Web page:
By now, a lot of you probably know that I’ve given my first-ever TED Talk, and hopefully, most of you have already seen it! (If you haven’t, you can check it out here). At the time of my writing this post, there are over 3,200 TED Talks out there, and chances are you’ve watched a few, if not many, of these bite-sized presentations by well-known speakers on some of your favorite topics.
There’s a lot of mystique behind TED Talks. Giving one is seen as highly prestigious, a sign that you’ve “arrived” as a credentialed expert or thought leader in your topic of choice. Plus, when you’re part of the TED community, you get to plug into a network comprised of some of the smartest, most well-informed people on the planet. It doesn’t hurt that some of the most iconic Talks generate millions of views by people all over the world.
As I began the journey towards my own TED Talk, I realized that as excited as people are about them, there’s a lot of mystery surrounding the process around them. As an outsider, I didn’t know much about the process, either. That’s why I wanted to share my own experience with you. If you’ve ever aspired to do a talk or you’re just curious how it works, hopefully I can shed some light on how it all works, at least from my perspective.
I’ve wanted to give a TED Talk for years, and I can tell you honestly that I experienced great consternation and FOMO as a result. If I had a nickel for everyone someone said to me
“You should do a TED talk!” or “What, don’t you have a TED talk?” I could probably fund a business class ticket to Beijing and escape that nagging question.
Given my undeniable FOMO, I’ve even done some research in the past and thought about trying to participate in a TEDx event. TED and TEDx are created by the same organization, of course, but TEDx is organized by local and regional communities. Just like with TED, TEDx events have a committee that considers the many applications from speakers, the decision-making process is highly democratic, and the emphasis is on creating a diverse range of offerings from the many different TEDx organizations.
While I was tempted to try to make that happen, I also did my research and talked to friends who had done TEDx talks or who were part of the TED community. They explained to me that while TEDx is a great way to get my ideas out there, it’s a bit harder to break out of the pack, given the sheer numbers that are produced each year. Moreover, if I was committed to doing a TED talk (rather than a TEDx), I should be patient. After all, you only ever get one “first” TED talk. As much FOMO as I felt, I decided to hold out for TED.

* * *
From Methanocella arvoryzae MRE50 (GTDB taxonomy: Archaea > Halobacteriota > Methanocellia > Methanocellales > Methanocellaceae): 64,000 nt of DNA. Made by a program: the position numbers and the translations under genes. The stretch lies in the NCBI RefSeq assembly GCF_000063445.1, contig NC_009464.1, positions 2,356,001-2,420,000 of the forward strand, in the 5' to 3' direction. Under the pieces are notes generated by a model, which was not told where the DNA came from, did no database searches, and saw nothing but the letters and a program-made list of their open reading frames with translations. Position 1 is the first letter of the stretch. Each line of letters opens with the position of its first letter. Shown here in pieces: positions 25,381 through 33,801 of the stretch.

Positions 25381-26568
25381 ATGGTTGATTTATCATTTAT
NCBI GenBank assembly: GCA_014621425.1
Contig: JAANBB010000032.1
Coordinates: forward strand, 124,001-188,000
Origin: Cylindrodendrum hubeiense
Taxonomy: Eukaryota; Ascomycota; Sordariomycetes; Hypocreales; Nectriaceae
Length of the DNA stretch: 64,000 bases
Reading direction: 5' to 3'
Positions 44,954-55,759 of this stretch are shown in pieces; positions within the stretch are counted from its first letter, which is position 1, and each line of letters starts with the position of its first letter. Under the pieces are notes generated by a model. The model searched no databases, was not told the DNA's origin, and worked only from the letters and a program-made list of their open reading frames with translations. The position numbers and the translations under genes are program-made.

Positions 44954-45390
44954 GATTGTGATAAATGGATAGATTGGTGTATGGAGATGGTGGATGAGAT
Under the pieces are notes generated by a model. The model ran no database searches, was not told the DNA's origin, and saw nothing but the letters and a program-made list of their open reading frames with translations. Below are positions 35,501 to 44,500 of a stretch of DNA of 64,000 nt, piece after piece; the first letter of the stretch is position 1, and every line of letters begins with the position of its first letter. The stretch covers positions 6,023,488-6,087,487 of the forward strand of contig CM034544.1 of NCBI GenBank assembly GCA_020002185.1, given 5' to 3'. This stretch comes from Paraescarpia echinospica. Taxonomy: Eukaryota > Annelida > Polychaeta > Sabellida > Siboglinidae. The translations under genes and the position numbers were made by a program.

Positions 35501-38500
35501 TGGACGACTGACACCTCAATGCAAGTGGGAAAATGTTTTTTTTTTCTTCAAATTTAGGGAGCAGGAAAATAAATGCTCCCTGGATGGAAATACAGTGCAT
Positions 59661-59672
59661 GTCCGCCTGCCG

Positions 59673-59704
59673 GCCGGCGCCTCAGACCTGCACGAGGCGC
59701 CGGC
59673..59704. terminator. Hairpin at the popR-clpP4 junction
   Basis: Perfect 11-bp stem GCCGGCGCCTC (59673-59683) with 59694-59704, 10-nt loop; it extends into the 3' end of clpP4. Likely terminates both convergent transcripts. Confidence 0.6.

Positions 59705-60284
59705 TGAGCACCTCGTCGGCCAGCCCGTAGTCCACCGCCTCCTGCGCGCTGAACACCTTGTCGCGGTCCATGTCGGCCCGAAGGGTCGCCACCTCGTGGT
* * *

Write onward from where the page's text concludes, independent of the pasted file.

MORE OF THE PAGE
So I waited. And I waited. One year, two years, three years...and then something happened. And it happened in a most unexpected place.
I participate in an organization called The Leadership Now Project, a political action organization founded by business professionals which seeks to enact fundamental reforms to strengthen American democracy. You might remember my FOMO Sapiens episode featuring fellow Leadership Now Project member Vicky Hausman and Leadership Now Project founder Daniella Ballou-Ares, talking about different aspects of democracy reform.
One day, a Leadership Now Project member who works at TED reached out to ask a favor. She wanted to connect with someone in my network who she thought might be a great potential speaker. I was happy to make the introduction, and also took advantage of our conversation to ask her if she might brainstorm with me on topics for a talk of my own one day. We met for coffee a few weeks later and I pitched her a few ideas. It was an extremely valuable experience: she asked thoughtful, hard questions about what I wanted to accomplish with my speech, and helped me focus my thoughts and my message. She provided me with some written feedback and told me that she’d keep me in mind.
That was December of 2018. I largely forgot about TED and focused on other things until one day - BOOM - my inbox blew up. I received an email about an upcoming TED series about the future of work. Would I be willing to take part in the series?
While I always imagined that kind of moment would bring me unbridled joy, panic immediately set in. First, I had never done this before. I’ve given plenty of speeches and presentations, but they’ve always been on my own terms, with my own improvisations for the audience before me. Second, I was just about to depart on a trip to Central Asia, where I’d be effectively off the grid for days at a time for around 3 weeks and unable to do any meaningful preparation. I took a walk around the block and decided there was no point in stressing. I would simply make it work. I’d use the internet when I had it and crunch as much as I had to in the meantime.